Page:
1709 ENGLISH POETRY 1579-1830: SPENSER AND THE TRADITION

Rev. Samuel Wesley

Joseph Standen, "To Mr. W— on reading his Poems" Poetical Miscellanies: the Sixth Part (1709) 574-80.



Hail Heav'n-born Muse, that with celestial Flame,
And high Seraphic Numbers, durst attempt
To gain thy native Skies. — No common Theme
Merits thy Thought, Self-conscious of a Soul
Superior; though on Earth detain'd a while,
Like some propitious Angel, that's design'd
A Resident in this inferior Orb,
To guide the wandring Souls to heav'nly Bliss,
Thou seem'st; while Thou their everlasting Songs
Hast sung to mortal Ears, and down to Earth
Transfer'd the Work of Heav'n. With Thought sublime,
And high sonorous Words, Thou sweetly sing'st
Above the reach of vulgar Eyes or Thought,
Hymning th' Eternal Father: As of old,
When first th' Almighty from the dark Abyss
Of everlasting Night and Silence call'd
The shining Worlds with one creating Word,
And rais'd from nothing all the heav'nly Hosts,
And with eternal Glories fill'd the Void;
Harmonious Seraphs turn'd their Golden Harps,
And with their chearful Hallelujahs bless'd
The bounteous Author of their Happiness:
From Orb to Orb th' alternate Musick rang,
And from the chrystal Arches of the Sky
Reach'd our then glorious World, the native Seat
Of the first happy Pair, who join'd their Songs
To the loud Echoes of th' Angelic Choirs,
And fill'd with blissful Hymns terrestrial Heav'n,
The Paradise of God; where all Delights
Abounded, and the pure ambrosial Air,
Fann'd by mild Zephyrs breath'd ethereal Sweets
Forbidding Death and Sorrow; and bestow'd
Fresh heavn'ly Bloom, and gay immortal Youth.

Not so, alas! the vile Apostate Race,
Who in mad Joys their brutal Hours employ'd,
Assaulting with their impious Blasphemies
The Pow'r supreme that gave 'em Life and Breath:
Incarnate Fiends! Outragious they defy'd
Th' Eternal's Thunder, and Almighty Wrath
Fearless provok'd; which all the other Devils
Wou'd dread to meet, remembring well the Day,
When, driv'n from pure immortal Seats above,
A fiery Tempest hurl'd 'em down the Skies,
And hung upon their Rear, urging their Fall
To the dark, deep, unfathomable Gulph;
Where, bound on sulph'rous Lakes to glowing Rocks
With Adamantine Chains, they wail their Woes,
And know Jehovah great as well as Good;
And, fix'd for ever by eternal Fate,
With Horror find his Arm Omnipotent.

Prodigious Madness! That the sacred Muse,
First taught in Heav'n to mount immortal Heights,
And trace the boundless Glories of the Sky,
Should now to ev'ry Idol basely bow,
And curse the Deity she once adorn'd,
Erecting Trophies to each sordid Vice,
And celebrating the infernal Praise
Of haughty Lucifer, the desp'rate Foe
Of God and Man; and winning ev'ry Hour
New Votaries to Hell; while all the Fiends
Hear these accursed Lays, and thus out-done
Raging they try to match the human Race,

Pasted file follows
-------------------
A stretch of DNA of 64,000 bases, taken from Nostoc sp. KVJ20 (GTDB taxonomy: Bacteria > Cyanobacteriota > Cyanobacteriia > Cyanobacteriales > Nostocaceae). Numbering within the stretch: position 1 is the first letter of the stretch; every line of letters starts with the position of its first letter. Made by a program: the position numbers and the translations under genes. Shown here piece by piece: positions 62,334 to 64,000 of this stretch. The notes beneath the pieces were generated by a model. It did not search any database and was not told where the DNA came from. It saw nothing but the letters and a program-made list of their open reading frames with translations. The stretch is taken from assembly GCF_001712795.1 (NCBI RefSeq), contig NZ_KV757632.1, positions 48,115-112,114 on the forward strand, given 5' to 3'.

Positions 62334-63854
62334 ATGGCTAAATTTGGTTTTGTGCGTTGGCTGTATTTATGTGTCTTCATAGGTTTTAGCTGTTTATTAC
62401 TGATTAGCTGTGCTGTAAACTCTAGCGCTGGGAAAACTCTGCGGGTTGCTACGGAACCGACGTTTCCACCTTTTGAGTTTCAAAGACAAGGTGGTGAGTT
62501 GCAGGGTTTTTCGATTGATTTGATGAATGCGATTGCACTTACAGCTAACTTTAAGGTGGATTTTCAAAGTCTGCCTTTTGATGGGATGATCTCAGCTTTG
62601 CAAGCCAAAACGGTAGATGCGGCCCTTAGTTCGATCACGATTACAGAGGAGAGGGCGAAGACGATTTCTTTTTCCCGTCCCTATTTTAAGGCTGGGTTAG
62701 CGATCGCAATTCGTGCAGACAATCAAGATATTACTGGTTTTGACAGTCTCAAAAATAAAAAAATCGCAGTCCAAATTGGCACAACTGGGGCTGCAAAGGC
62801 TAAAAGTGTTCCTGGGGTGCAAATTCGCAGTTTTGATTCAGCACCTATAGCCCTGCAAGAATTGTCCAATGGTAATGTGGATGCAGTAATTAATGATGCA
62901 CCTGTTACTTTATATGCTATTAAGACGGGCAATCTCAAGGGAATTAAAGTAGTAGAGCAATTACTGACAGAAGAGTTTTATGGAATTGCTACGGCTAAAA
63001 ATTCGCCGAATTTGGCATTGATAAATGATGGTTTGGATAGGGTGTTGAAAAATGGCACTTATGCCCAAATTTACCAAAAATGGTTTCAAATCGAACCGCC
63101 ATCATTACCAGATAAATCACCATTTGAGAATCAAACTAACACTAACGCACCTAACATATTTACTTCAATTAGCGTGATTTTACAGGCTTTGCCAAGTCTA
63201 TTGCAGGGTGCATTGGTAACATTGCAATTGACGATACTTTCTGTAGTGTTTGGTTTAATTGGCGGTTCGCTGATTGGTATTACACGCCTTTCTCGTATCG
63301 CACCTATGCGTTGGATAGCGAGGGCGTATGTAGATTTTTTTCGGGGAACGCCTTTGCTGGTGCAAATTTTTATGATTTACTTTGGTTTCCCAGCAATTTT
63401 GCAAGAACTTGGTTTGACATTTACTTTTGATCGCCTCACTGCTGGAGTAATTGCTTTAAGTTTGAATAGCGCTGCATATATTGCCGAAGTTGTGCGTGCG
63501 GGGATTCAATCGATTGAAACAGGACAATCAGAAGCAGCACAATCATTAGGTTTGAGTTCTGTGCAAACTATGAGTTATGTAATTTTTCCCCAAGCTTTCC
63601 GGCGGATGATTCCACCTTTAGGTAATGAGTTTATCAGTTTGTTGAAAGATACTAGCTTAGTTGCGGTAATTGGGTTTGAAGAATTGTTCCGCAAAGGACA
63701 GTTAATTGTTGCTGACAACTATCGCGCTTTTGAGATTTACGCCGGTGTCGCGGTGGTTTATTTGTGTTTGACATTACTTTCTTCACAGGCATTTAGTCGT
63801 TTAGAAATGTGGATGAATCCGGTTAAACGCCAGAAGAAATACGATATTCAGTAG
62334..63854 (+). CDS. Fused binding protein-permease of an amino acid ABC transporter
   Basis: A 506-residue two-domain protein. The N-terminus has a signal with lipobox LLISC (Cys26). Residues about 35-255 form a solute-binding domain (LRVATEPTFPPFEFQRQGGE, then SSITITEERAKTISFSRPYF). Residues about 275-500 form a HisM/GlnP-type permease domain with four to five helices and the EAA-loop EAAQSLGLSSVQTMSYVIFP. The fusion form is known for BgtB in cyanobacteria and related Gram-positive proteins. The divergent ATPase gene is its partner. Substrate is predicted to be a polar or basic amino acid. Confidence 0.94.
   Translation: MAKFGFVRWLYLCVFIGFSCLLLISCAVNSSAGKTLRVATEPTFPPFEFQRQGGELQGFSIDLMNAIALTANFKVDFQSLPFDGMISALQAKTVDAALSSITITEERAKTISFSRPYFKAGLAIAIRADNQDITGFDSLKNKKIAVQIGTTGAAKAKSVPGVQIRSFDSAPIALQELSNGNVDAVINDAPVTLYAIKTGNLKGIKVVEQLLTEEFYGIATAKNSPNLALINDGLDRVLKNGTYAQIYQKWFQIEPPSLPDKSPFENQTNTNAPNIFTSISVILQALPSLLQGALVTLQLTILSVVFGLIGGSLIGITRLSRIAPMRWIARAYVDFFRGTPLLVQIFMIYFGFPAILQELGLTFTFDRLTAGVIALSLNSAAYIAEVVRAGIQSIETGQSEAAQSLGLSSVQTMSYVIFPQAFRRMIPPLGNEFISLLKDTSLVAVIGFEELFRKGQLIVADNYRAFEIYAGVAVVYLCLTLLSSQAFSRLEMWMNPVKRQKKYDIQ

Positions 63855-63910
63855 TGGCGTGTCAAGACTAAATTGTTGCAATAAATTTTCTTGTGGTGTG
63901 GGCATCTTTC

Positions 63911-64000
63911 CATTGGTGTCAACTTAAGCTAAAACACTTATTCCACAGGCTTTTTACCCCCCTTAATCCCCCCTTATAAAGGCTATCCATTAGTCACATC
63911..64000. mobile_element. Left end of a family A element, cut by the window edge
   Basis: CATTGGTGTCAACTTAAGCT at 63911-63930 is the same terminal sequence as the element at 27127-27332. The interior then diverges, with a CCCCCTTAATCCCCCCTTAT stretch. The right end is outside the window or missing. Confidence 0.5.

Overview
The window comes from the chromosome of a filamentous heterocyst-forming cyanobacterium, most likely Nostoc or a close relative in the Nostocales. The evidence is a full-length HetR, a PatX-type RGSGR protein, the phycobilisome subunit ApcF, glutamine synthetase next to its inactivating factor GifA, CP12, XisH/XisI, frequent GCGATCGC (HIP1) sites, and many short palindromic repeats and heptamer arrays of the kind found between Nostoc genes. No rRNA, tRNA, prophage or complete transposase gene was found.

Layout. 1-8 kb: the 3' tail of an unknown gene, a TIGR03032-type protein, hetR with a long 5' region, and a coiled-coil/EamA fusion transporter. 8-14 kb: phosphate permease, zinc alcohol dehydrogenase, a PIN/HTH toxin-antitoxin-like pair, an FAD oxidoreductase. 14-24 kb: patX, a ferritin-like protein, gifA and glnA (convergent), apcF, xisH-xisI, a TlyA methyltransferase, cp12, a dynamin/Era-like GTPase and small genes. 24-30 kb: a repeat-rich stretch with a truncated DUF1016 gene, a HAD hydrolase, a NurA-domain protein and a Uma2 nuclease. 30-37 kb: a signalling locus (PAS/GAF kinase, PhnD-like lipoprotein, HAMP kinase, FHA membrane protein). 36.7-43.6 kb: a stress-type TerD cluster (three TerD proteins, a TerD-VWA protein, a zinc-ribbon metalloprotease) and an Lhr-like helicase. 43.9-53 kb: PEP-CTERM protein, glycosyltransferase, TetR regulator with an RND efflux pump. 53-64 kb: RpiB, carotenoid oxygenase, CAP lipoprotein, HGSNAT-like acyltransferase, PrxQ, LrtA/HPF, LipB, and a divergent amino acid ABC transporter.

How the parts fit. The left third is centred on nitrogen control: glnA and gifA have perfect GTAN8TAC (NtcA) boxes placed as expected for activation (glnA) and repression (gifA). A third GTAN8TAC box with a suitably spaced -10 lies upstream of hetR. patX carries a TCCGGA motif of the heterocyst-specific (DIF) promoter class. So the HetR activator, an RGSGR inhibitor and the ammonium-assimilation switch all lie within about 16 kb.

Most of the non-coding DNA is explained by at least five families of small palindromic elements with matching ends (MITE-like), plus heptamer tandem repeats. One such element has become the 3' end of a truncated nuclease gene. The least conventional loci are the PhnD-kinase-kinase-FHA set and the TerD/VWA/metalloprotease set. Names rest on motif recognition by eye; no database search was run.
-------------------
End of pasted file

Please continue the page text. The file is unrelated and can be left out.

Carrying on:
Redoubling all their hellish Blasphemies,
And with loud Curses rend the gloomy Vault.

Ungrateful Mortals! Ah! too late you'll find
What 'tis to banter Heav'n and laugh at Hell,
To dress up Vice in false delusive Charms,
And with gay Colours paint her hideous Face,
Leading besotted Souls thro' flowry Paths,
In gawdy Dreams, and vain fantastic Joys,
To dismal Scenes of everlasting Woe;
When the great Judge shall rear his awful Throne,
And raging Flames surround the trembling Globe;
While the loud Thunders roar from Pole to Pole,
And the last Trump awakes the sleepy Dead;
And guilty Souls, to ghastly Bodies driv'n,
Within those dire external Prisons shut,
Expect their sad inexorable Doom.
Say now, ye Men of Wit! what Turn of Thought
Will please you then? alas! how dull and poor
(Ev'n to your selves) will your lewd Flights appear!
How will you envy then the happy Fate
Of Ideots! And perhaps in vain you'll wish
You'd been as very Fools as once ye thought
Others, for the sublimest Wisdom scorn'd;
When pointed Lightnings from the wrathful Judge
Shall singe your impious Laurels, and the Men
Who thought they flew so high shall fall so low.

No more, my Muse, of these tremendous Thoughts,
Resume thy more delightful Theme, and sing
Th' immortal Man that with immortal Verse
Rivals the Hymns of Angels, and like them
Despises mortal Criticks idle Rules:
While the celestial Flame that warms thy Soul
Inspires us, and with holy Transports moves
Our lab'ring Minds, and nobler Scenes presents
Than all the Pagan Poets ever sung,
Homer or Virgil; and far sweeter Notes
Than Horace ever taught his sounding Lyre,
And purer far; tho' Martial's Self might seem
A modest Poet in our Christian Days.
May these neglected, and forgotten lye:
No more let Men be fond of fab'lous Gods,
Nor Heathen Wit debauch one Christian Line;
While with the coarse and daubing Paint we hide
The shining Beauties of eternal Truth,
Who in her native Dress appears most bright,
And charms the Eyes of Angels. — Oh! like Thee,
Let ev'ry nobler Genius tune his Voice
To Subjects worthy of their tow'ring Thoughts.
Let Heav'n and ANNA then your tuneful Art
Improve; and consecrate your deathless Lays
To Him who reigns above, and Her who rules below.